Thought Leadership

Why Single-Family Markets Matter to Multifamily

by Galen Faurot-Pigeon

The multifamily and single-family rental industries have their share of differences, from disparity in scale to NOI growth and market presence. But some considerable overlap exists between the two asset classes in terms of investment opportunities. 

An increasing number of multifamily owners and operators are looking to expand in build-to-rent single-family housing because the single-family asset class is on track to outperform other real estate sectors over the next decade. Suburban Sun Belt markets, specifically, present the most overlap — and competition — between multifamily and single family. While operations and expenses vary between the two asset classes, drivers of demand and rent growth are very similar: 

Similar rent growth drivers

Data from Markerr found the key rent growth indicators for both asset classes are job, income and population growth. Considering multifamily and single family share the same rent drivers and demand indicators, leveraging alternative, granular data with real-time updates is immensely valuable to both asset classes as the investment space gets more competitive.

Looking at unique, granular data can identify attractive opportunities at the market and submarket levels that may not be apparent to investors, owners and operators relying on traditional data. 

Overlap in resident profiles 

Suburban Sun Belt markets have been outperforming all other markets in terms of revenue growth, and single-family rentals in these markets pose the biggest competition to multifamily communities, according to a single-family investment report from Markerr. A recent report on single-family markets note that exurban and suburban areas have massively outperformed all other geographic densities since the onset of COVID. 

While single family isn’t as much of a threat to multifamily in urban core markets, apartment owner/operators looking to expand in suburban markets will target the same geographic positioning and similar resident profiles as single-family rentals. The typical single-family rental resident is a dual-income family with fairly high household income, about 40 years old, a slightly lower FICO score (600s) and a limited savings for a down payment. But the resident base of multifamily is generally more diverse, including suburban families, young people in urban areas and affordable housing tenants.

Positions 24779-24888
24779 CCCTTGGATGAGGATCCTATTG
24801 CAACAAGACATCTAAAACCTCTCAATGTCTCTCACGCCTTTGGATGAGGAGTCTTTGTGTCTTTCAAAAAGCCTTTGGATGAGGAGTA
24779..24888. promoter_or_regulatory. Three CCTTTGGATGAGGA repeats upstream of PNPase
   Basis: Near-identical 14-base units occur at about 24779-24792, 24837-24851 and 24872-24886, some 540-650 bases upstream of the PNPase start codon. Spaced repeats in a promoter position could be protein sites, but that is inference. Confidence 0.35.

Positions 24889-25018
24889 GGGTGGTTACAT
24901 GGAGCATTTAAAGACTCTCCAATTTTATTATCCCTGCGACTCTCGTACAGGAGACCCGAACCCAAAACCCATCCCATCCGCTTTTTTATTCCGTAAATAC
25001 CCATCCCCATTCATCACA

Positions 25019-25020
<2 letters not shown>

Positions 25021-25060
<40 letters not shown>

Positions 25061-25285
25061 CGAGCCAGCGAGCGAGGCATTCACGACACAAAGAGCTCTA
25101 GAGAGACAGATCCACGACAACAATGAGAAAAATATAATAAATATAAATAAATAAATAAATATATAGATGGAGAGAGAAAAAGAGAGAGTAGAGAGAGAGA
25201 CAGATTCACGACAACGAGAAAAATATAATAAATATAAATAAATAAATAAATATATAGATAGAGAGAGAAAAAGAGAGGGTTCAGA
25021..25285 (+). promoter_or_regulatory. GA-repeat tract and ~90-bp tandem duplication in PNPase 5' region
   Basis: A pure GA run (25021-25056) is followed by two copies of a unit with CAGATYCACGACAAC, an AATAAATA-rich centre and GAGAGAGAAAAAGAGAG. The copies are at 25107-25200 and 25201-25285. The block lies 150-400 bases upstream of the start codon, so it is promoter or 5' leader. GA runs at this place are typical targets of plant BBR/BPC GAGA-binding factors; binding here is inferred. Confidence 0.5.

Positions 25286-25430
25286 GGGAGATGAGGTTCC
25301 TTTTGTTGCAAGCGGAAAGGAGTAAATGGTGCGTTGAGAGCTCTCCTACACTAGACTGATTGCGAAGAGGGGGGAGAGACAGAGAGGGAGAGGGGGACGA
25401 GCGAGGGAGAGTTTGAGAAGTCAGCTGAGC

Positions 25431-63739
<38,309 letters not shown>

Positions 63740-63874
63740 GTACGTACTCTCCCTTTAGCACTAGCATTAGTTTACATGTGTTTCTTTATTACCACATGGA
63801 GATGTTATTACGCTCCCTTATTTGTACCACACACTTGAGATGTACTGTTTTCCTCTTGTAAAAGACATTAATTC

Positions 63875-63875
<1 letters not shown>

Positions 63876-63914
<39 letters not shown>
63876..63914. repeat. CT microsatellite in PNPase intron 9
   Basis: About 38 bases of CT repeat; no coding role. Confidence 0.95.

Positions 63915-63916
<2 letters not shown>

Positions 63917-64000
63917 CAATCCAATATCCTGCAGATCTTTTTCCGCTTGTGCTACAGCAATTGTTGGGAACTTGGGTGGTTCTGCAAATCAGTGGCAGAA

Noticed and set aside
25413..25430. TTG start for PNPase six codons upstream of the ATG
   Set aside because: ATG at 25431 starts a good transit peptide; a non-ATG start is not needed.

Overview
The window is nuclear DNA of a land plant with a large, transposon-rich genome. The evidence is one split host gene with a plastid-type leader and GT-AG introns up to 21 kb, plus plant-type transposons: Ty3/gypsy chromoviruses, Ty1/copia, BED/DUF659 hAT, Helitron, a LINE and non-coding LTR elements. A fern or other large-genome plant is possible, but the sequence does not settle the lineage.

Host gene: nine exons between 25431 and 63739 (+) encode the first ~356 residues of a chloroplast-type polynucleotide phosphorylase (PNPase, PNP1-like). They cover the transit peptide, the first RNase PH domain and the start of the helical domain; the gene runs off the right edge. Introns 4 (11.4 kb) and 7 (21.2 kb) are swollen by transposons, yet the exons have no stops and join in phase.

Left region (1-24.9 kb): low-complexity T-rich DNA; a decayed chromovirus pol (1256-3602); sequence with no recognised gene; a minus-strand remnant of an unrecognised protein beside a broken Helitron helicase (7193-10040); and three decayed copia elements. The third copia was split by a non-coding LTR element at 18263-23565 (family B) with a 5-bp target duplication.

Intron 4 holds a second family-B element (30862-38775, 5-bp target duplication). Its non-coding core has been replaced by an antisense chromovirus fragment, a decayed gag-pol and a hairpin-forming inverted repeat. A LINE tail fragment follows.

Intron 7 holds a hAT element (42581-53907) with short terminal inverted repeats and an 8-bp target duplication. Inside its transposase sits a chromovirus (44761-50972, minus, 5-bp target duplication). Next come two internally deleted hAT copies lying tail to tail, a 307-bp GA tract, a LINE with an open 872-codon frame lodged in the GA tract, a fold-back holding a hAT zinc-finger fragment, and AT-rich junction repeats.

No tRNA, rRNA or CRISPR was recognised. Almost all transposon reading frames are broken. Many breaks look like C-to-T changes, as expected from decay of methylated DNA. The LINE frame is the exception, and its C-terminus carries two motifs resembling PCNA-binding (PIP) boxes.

Because of the resident profile overlap in suburban markets, multifamily and single family will compete for the same residents, especially suburban Sun Belt markets.

Diverging supply trends

It’s also worth noting the scale differential between multifamily and single family. A large part of this is because multifamily has been around for much longer than single family and had significantly more time to expand portfolios. According to a single-family rental report from Markerr, the largest multifamily companies operate between 70,000 to 100,500 units, compared to single family’s largest players that operate between 13,000 to 80,500 units. 

Multifamily supply has ramped up since the global financial crisis while single family has experienced a dearth in construction. A driver behind this diverging trend between asset classes is attributed to lower homeownership rates, spikes in material costs and an increase in labor prices. 

According to data from Markerr, the median single-family home price increased from $183,089 to $287,161 within six years. This home price appreciation makes renting more likely, as saving for a down payment — the main difference between single-family renters and homeowners — is estimated to take 35 to 40 months for a 20% down payment on the median home price.

Demand increased for single-family rentals during COVID while renters flocked to the suburbs and there wasn’t enough single-family supply built over the last decade, leading to large spikes in new lease growth rates. As the millennial demographic transitions from apartments to larger homes and employment in suburban and exurban areas continues to grow, the single-family rental trend will continue to grow. 

Rent growth is similar for multifamily and single-family rentals, and multifamily investors can gain a lot of insight from paying attention to single-family trends and nontraditional, granular data. By looking at real-time data based on zip-code specific education, hiring and income, multifamily asset managers and investors can more effectively forecast rental growth and identify markets and submarkets primed for opportunity as the reach for yield continues. 

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